“A Rose for Emily”: Southern Gothic Literary Tradition

Miss Emily Grierson fits the description of Southern Gothic tradition in “A Rose for Emily” due to the fact that she is portrayed as a character with symptoms of mental illness that cause her to do horrific things. She is also a symbol of respect in the town and considered a “fallen monument” (Faulkner, 1930, p. 543). The community of Jefferson never thought Miss Emily was “crazy”, but that she was an ill person. Although, there were many instances within the story that suggested that she was mentally unstable.

The reader of “A Rose for Emily” might come to this conclusion because of the conditions Emily lived in as a Southern woman. Her father kept her isolated from the outside world and the young men who came to see her and this may have made her mentally ill. With the death of her father and the family being of wealth in the community, along with the views others had of Emily as having a “hereditary obligation” (Faulkner, 1930, p. 543) to continue the traditions that had been happening for generations, were hard for Miss Emily to continue because of her mental illness.

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It was stated by the narrator that Miss Emily had been “sick for a long time” (Faulkner, 1930, p. 543), but there was no mention of what her illness was. The death of her father made her mental illness more noticeable. This was told by the quote that Emily had “no trace of grief on her face” (Faulkner, 1930, p. 543) when the women of the town come to give their condolences and maybe even more so when Miss Emily insisted that “her father was not dead” (Faulkner, 1930, p. 543). It seems Emily may have killed her father because of the life that she had with him.

Even with all of the noticeable symptoms the community still helped Miss Emily to believe in that she was okay. There were other episodes of Miss Emily’s mental illness in the story, such as when she states she has “no taxes in Jefferson” (Faulkner, 1930, p. 543) over and over. Another instance, is when Miss Emily goes to buy poison unwilling to tell what she needs the poison for. The final episode, is the fact that she not only poisoned Homer Barron, but she was obviously sleeping with his dead body.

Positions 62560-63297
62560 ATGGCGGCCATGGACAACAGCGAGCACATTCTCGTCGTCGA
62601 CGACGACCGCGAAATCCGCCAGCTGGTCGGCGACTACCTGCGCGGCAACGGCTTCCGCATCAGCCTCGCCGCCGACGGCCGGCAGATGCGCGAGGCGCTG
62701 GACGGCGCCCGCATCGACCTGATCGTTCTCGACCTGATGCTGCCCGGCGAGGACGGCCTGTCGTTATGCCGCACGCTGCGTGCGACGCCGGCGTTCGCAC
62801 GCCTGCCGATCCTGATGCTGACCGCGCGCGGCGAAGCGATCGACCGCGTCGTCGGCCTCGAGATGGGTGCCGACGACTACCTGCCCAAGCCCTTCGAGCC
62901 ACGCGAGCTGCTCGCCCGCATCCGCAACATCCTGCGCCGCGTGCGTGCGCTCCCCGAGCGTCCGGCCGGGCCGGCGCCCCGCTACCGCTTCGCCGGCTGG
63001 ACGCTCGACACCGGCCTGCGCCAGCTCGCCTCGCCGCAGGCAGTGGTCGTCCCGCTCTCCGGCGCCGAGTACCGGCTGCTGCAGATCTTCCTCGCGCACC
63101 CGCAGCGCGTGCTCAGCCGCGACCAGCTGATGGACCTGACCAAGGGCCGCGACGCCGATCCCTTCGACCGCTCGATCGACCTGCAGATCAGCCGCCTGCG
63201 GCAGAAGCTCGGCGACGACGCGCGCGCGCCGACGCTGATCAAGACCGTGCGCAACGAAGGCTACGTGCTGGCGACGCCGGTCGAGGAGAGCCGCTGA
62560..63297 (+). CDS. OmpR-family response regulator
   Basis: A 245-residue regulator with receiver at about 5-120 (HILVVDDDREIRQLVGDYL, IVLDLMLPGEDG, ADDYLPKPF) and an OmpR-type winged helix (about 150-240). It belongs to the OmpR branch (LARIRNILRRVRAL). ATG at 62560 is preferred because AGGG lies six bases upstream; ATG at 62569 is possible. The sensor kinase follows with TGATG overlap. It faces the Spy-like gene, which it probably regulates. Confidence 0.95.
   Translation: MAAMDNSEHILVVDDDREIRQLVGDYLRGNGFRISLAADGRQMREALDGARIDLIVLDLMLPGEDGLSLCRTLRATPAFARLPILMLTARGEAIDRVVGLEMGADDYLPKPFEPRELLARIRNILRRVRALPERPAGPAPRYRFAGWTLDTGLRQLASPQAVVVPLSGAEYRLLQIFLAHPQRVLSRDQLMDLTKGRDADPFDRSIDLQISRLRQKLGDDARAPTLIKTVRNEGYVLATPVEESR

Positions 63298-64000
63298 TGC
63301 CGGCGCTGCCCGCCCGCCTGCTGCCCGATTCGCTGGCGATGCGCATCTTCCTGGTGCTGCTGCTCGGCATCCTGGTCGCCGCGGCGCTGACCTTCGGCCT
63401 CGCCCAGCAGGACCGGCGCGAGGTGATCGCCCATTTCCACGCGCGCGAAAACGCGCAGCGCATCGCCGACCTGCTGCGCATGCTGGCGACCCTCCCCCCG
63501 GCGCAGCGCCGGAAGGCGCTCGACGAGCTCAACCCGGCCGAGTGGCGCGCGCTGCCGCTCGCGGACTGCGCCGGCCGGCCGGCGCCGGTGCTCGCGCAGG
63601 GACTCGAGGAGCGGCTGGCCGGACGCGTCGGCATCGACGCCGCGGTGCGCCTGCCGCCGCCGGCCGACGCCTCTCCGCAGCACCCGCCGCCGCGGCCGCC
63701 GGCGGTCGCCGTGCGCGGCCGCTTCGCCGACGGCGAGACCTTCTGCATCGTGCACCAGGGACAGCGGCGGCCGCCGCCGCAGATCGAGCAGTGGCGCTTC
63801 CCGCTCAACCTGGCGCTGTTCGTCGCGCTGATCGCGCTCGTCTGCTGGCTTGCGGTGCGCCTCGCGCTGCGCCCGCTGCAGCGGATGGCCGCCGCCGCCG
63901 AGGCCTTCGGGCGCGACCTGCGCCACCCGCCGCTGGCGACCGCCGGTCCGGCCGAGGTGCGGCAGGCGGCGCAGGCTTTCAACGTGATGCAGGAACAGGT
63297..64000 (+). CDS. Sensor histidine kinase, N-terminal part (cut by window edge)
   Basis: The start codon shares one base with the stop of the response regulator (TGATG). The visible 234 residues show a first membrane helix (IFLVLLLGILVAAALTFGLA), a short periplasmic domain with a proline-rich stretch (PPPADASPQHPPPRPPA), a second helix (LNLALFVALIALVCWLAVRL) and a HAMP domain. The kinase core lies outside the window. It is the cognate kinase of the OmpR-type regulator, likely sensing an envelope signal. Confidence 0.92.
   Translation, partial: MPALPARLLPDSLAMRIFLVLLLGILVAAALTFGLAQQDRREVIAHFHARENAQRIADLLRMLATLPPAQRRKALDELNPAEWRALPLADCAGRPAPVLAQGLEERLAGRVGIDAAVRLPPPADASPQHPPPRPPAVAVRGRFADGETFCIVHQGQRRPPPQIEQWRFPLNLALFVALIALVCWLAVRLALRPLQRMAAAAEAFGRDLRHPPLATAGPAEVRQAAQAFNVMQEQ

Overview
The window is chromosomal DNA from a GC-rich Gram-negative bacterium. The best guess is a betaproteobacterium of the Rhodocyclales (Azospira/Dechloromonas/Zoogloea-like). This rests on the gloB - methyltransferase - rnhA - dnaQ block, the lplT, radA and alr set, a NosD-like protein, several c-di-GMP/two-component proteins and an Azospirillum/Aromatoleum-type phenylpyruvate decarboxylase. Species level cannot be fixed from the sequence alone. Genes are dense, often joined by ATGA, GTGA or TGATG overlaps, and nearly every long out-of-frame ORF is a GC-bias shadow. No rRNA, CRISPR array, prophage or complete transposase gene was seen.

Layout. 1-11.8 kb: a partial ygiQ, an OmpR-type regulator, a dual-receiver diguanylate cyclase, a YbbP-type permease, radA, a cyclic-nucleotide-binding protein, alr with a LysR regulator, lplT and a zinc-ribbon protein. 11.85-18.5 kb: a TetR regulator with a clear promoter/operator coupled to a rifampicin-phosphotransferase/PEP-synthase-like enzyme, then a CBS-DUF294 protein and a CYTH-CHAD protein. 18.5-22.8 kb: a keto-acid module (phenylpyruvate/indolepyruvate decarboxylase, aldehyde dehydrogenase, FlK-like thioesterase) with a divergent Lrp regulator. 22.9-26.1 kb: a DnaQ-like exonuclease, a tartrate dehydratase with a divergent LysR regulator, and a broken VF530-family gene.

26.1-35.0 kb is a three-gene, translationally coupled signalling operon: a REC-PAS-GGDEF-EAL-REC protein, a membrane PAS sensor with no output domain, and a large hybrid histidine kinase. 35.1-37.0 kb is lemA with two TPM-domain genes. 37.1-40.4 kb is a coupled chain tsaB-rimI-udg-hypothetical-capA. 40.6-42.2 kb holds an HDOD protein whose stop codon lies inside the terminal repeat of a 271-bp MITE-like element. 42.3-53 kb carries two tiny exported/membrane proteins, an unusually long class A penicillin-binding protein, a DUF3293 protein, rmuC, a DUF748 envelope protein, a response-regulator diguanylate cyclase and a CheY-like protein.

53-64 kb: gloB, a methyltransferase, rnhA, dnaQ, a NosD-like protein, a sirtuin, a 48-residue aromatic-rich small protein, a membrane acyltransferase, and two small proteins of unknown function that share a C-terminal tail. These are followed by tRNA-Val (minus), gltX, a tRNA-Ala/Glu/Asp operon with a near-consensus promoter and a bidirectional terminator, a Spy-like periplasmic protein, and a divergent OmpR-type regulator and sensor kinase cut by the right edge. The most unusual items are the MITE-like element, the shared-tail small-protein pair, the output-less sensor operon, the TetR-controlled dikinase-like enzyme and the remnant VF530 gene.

There seems to have been a plot to kill Homer by Miss Emily because she did not want to lose Homer. When she had gone out and bought items for the man who the townspeople thought would be Miss Emily’s husband, this clearly was a thought out plan. Miss Emily may have felt she had to kill Homer in order to keep him and this might have been because she was never able to have men in her life, other than her father and Tobe. During the story “A Rose for Emily”, the entire community continues to protect Miss Emily and perhaps the town from shame.

The only person to have contact with Miss Emily throughout her many years of isolation was Tobe and he never spoke about what happened or went on in the house of Emily Grierson. Tobe probably knew of Miss Emily’s illness and kept it a secret in order to protect her and her family’s name from embarrassment and scrutiny in the town she had lived all of her life.


  1. A World of Writing, Stories, Poems, Plays & Essays. Faulkner, William (1930), A Rose for Emily, page 543. Retrieved from myeclassonline. com.

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“A Rose for Emily”: Southern Gothic Literary Tradition. (2018, May 19). Retrieved from https://graduateway.com/southern-gothic-literary-tradition-essay/